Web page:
Air Quality

The fires being managed for resource benefit on the Kaibab National Forest and the North Rim of Grand Canyon National Park increased in activity yesterday due to drier conditions. Fire managers are hopeful that the drier weather pattern will allow the fires to continue growing and achieving resource objectives such as improving forest health and reducing the likelihood of future high-severity fires.

With the return of monsoonal precipitation to all fires, growth and activity have slowed. Crews continue to monitor the fires and do preparation work ahead of drier conditions forecasted to return mid-week. Smoke will be much lighter today and tonight. Fire managers continue to coordinate with neighboring forests, national parks, municipal fire departments, and the Arizona Department of Environmental Quality to monitor smoke impacts.

Growth continued yesterday on all fires being managed for resource benefits with multiple objectives. Today crews continue to do preparation work ahead of managed ignitions and ignitions may occur on some fires. Fire managers continue to coordinate with neighboring forests, national parks, municipal fire departments, and the Arizona Department of Environmental Quality to monitor smoke impacts. For more information on smoke and air quality please visit www.azdeq.gov or www.wildlandfire.az.gov.

Yesterday, monsoonal winds pushed smoke into the Flagstaff, Sedona, and Verde Valley areas from the Sitgreaves Complex on the Kaibab National Forest near Parks, Ariz. With variable winds in the forecast, smoke is likely to drift toward these areas again for the next several days. Fire managers continue to coordinate with neighboring forests, national parks, municipal fire departments, and the Arizona Department of Environmental Quality to monitor smoke impacts.

Today crews will continue active managed ignitions on all three fires across the forest. These ignitions are to strengthen existing road perimeters and keep fire progressing within the planning areas. Crews on all fires are reporting good consumption of fuels, protection of archeological sites, and wildlife habitat benefits. Additionally, these fires help make local communities more resilient by reducing the threat of future high intensity wildfires.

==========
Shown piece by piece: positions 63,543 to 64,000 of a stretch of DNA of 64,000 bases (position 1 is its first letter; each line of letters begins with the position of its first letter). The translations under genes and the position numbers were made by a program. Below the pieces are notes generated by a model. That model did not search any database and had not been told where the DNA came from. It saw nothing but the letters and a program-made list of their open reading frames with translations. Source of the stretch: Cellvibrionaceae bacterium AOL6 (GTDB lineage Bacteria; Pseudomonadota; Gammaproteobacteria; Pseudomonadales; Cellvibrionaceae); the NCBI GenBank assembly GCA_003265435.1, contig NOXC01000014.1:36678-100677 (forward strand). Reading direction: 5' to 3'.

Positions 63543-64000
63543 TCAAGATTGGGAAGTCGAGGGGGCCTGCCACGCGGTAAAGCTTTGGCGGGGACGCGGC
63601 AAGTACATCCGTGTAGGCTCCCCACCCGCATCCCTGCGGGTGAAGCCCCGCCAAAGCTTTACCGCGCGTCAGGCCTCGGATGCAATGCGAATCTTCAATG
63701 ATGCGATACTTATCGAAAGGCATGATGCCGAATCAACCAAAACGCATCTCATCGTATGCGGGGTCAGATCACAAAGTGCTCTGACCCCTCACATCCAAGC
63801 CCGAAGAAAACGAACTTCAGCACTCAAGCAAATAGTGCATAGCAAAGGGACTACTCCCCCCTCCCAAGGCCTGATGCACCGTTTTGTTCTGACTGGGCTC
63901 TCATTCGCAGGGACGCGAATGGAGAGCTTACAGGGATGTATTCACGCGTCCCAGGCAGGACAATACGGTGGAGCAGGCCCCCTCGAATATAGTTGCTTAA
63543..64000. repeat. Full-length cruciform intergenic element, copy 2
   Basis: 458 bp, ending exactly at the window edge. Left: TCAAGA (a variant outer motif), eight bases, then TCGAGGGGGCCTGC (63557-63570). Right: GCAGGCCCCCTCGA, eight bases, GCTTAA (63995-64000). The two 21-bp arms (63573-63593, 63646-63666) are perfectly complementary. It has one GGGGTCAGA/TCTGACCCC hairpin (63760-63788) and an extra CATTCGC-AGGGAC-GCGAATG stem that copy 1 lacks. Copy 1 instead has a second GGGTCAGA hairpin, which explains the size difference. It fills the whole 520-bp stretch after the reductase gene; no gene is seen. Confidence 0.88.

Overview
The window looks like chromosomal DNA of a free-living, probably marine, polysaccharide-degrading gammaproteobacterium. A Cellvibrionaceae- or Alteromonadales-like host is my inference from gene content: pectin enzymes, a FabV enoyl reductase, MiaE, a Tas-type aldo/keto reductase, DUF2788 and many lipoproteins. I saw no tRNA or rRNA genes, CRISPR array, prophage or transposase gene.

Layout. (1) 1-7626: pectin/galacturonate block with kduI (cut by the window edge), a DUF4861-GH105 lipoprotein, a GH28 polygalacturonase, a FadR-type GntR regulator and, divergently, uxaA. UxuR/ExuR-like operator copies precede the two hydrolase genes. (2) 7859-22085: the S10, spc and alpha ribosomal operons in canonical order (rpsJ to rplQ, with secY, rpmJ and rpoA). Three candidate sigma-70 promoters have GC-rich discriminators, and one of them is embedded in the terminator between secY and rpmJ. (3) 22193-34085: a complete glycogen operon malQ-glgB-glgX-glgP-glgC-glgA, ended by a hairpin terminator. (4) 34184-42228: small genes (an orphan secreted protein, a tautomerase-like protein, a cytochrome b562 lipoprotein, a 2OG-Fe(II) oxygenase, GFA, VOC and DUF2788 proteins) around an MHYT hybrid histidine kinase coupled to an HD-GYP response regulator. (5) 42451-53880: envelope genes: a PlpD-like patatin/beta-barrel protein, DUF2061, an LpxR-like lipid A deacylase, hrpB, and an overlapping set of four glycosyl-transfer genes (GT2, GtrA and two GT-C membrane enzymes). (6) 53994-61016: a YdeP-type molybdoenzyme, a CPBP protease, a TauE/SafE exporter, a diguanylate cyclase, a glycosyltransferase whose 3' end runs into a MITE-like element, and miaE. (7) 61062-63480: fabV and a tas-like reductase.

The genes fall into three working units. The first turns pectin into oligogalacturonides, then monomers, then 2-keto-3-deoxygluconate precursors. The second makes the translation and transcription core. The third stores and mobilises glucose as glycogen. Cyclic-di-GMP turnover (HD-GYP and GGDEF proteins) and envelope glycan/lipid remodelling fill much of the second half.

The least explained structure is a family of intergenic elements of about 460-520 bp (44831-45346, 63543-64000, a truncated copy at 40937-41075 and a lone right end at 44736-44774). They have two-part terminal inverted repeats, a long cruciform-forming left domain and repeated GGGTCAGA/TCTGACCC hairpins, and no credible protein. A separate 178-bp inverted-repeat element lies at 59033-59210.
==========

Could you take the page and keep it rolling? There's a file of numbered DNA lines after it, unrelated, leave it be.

Williams Ranger District:

The Coconino County Sheriff's Office, in coordination with area federal and local agencies, will lift the mandatory evacuation order for residents evacuated north of Slide Rock State Park at 1 p.m. Thursday, May 28.

Oak Creek Canyon residents and businesses along US 89A north of Slide Rock State Park were placed under mandatory evacuation after the Slide Fire began May 20. The lifting of the evacuation order was announced during a community meeting Wednesday evening at Red Rocks High School in Sedona.

Air quality officials have updated the daily air quality report for the communities impacted by the Slide Fire

Weather observations around Sedona indicated that downslope winds were strong and persistent overnight Thursday into Friday morning, limiting smoke concentrations. These winds moved smoke away from the Flagstaff area into the upper Verde Valley and even briefly into Camp Verde.

Heavy smoke from the Slide Fire continues to cause air quality issues for residents and visitors in the Sedona area. The Arizona Department of Environmental Quality (ADEQ) and local officials are monitoring conditions, and communities will be alerted as needed.

ADEQ air monitors indicate that air quality in Sedona and immediately surrounding areas has ranged between "unhealthy for selective groups" and "hazardous." Conditions may cause respiratory issues for some area residents and visitors.

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